The charity Puente has been working to re-introduce amaranth for the past ten years. It was founded in 2003 by Kate Seely and Katherine Lorenz. They came to Oaxaca as volunteers, and became fascinated by the potential of amaranth; for its economic and nutritional benefits, as well as its cultural significance to the area.

Called huautli in Nahuatl, the Aztec language, there is evidence that amaranth has been harvested for thousands of years, and was eaten by the Mayans and Aztecs.

One form was as 'energy balls,' made by combining crushed seeds and agave honey, or it could be mixed with human blood for ritual offerings to the gods. Amaranth was also used to celebrate the birth of new children, and a paste was made to make symbolic objects for the baby.

When the Spanish arrived in Mexico they recognised the significance of amaranth to the indigenous population. The use of amaranth in 'pagan' practices was condemned and those found in possession of amaranth seed were treated with extreme harshness. Local knowledge of amaranth production was almost lost, with long term consequences for rural communities.

Puente runs two main projects side by side, 'Healthy Families' and 'Eco Amaranth,' aiming to revitalise the understanding and appreciation of amaranth as part of the Oaxacan agricultural system. Healthy Families focuses on the education of mothers and improving malnourishment amongst young children.

This program works with women from vulnerable populations to address some of the root causes of malnutrition in their communities. Eco Amaranth focuses on training local subsistence farmers to produce amaranth. The aim is that they will be able to generate income and provide a more varied diet for their families.

'A noble plant'

Puente work with a group of local amaranth producers called Red Amarantho, who make the traditional alegria amaranth bars and other products. Last August they celebrated their second anniversary at the Oaxacan town of Etla.

It was an opportunity for growers to meet and share their products with the local community. There were talks from members of the group, and Puente volunteers were there with leaflets and colouring books about amaranth, for children at the event.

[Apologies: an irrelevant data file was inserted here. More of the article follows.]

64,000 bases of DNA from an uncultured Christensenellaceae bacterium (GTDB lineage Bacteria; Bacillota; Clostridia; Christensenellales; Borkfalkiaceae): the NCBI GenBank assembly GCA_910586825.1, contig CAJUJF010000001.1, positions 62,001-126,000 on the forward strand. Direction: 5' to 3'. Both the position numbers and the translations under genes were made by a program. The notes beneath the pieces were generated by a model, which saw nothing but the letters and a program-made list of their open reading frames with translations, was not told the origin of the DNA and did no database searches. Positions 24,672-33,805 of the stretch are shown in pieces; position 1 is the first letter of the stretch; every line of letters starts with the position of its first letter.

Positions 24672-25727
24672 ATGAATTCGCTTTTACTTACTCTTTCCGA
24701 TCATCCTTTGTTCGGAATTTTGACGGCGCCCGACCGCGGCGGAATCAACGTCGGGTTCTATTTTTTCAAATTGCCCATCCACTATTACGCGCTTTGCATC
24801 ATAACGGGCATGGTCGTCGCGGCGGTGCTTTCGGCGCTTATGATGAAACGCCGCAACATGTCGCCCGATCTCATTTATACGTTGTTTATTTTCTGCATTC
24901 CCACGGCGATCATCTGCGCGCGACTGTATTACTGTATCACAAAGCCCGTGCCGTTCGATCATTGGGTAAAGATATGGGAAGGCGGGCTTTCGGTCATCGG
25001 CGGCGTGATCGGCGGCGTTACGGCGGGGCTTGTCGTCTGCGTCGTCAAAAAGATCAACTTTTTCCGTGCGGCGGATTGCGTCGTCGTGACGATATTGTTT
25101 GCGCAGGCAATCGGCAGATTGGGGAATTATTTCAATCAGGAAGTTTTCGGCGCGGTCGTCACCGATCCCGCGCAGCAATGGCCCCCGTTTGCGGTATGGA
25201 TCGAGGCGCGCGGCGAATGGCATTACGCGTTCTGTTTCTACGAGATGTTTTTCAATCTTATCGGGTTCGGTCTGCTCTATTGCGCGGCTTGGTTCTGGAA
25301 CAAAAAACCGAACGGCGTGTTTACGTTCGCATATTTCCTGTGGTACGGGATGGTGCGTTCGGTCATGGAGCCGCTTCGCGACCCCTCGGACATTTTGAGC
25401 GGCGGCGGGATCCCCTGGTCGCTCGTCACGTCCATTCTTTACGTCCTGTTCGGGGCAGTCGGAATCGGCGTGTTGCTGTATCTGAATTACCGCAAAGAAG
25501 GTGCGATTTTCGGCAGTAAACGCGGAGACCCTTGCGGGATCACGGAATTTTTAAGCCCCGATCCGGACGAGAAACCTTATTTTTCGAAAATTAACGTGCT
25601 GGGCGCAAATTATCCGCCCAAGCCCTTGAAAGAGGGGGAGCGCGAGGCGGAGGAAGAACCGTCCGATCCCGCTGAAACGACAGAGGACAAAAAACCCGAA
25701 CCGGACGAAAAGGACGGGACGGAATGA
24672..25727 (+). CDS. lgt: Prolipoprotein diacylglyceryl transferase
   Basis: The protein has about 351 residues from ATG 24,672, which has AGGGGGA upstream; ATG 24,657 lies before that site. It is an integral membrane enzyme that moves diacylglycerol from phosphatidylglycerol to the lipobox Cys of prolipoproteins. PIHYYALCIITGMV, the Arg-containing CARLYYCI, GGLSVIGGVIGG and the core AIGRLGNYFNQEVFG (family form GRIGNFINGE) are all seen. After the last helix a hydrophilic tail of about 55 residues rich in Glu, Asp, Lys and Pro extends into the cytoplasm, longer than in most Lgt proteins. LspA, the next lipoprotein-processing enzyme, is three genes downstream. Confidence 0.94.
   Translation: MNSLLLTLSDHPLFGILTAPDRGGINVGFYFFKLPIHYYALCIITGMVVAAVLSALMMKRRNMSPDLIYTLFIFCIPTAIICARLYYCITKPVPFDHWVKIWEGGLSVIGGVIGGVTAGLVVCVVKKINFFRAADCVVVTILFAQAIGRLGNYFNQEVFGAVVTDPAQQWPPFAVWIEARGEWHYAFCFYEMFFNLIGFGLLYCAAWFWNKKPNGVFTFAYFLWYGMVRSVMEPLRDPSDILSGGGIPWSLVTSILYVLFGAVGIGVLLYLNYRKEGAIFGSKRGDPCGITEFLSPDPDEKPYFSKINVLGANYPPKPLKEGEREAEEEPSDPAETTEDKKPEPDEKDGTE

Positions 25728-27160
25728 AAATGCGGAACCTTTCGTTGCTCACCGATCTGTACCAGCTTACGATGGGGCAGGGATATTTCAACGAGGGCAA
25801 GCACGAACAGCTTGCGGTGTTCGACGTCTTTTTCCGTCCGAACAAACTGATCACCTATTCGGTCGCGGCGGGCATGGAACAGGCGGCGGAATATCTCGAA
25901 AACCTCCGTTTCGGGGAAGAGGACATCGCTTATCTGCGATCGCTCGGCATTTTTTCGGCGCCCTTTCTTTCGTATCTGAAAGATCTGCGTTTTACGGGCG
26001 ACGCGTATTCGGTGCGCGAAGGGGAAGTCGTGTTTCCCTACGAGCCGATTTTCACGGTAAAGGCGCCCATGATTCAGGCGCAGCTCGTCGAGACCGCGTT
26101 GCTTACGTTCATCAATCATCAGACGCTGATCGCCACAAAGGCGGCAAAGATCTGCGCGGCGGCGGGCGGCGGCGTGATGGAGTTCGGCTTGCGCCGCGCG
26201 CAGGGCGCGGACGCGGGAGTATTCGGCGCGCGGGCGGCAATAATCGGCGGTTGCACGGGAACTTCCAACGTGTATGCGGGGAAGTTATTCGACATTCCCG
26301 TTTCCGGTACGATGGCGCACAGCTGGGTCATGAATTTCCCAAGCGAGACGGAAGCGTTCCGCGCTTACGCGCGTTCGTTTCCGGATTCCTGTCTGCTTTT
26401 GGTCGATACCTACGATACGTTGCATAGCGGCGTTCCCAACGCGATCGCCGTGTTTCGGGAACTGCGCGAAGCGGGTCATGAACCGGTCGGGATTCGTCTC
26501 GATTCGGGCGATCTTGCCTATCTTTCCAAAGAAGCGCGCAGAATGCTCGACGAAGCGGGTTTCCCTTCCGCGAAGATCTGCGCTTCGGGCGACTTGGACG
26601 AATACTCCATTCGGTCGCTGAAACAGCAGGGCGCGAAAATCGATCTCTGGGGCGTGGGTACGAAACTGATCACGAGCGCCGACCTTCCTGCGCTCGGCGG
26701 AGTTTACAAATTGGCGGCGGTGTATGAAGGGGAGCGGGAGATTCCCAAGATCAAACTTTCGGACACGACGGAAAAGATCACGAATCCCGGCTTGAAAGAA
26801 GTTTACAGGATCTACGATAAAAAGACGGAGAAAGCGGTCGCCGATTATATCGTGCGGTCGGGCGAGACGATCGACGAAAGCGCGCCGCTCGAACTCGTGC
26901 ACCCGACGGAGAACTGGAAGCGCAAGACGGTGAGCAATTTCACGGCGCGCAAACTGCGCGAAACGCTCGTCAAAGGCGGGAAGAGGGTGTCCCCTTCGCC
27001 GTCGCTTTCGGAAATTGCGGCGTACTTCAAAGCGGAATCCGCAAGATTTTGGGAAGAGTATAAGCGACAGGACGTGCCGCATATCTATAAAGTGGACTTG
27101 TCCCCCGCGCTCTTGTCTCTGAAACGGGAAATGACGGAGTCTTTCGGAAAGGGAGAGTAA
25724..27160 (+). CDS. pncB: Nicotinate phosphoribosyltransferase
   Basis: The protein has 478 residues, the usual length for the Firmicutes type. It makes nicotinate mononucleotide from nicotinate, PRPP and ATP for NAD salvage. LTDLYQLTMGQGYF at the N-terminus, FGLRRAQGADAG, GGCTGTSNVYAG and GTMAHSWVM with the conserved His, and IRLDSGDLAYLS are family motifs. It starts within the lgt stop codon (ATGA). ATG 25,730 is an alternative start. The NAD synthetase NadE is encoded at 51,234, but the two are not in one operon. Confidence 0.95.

I also went out to see some of the growers in the area. One of the growers, Alba Garcia, was planting for her second harvest of amaranth. She is a member of Red Amarantho and is supported by Puente.

Alba is an ambitious farmer, growing maize and bean plants, as well as award winning hibiscus flowers. She is excited to explore the varied uses of amaranth, even making it into a jelly!

Her reasons for introducing amaranth are not mainly financial, but rather because she considers it a "noble plant". Other growers of amaranth I met make similar claims.

Don Maximiliano, a 94 year old farmer who lives near Etla, is growing amaranth for the first time. He is willing to overcome early practical difficulties, and ingrained prejudices against amaranth, to re-introduce this valuable crop to the area.

In 1977 an article in Science described amaranth as "the crop of the future." In 2014, as it is being revitalised as an accessible and acceptable food source in Mexico, it is also becoming appreciated on the global health-food scene.

Although it has been a long time in the coming, perhaps the potential of amaranth can now finally be realised.

 


 

Recipe for alegria bars

To make the traditional alegria cereal bars you need:

  • 6 tablespoons of honey
  • 1 tablespoon of butter
  • 1 cup of washed and dried amaranth seed
  • Up to 1 cup of extras, for example, sunflower seeds, pumpkin seeds, dried fruit, flaked coconut.


1. Pop the amaranth in a skillet over medium heat (like with popcorn).

2. Mix the honey and butter, then boil the mixture over a medium heat stirring constantly with a wooden spoon for 5-8 minutes.

3. When the mixture is completely homogenous, hot and lightly browned, add the amaranth.

4. Add any 'extras' and thoroughly mix everything together.

5. Spread into a tray and leave to cool.

6. Cut into any shapes you like.

 


 

Anna Bruce is a photo-journalist based in the UK, but frequently covering stories in Mexico, looking at food culture. Recently I have been working with the First Food Artist Residency, meeting local artists and agricultural communities in Oaxaca. The aim is to promote an exchange of knowledge and creativity, with a focus on essential foods.

Website: www.anna-bruce.com

Text and images © Anna Bruce.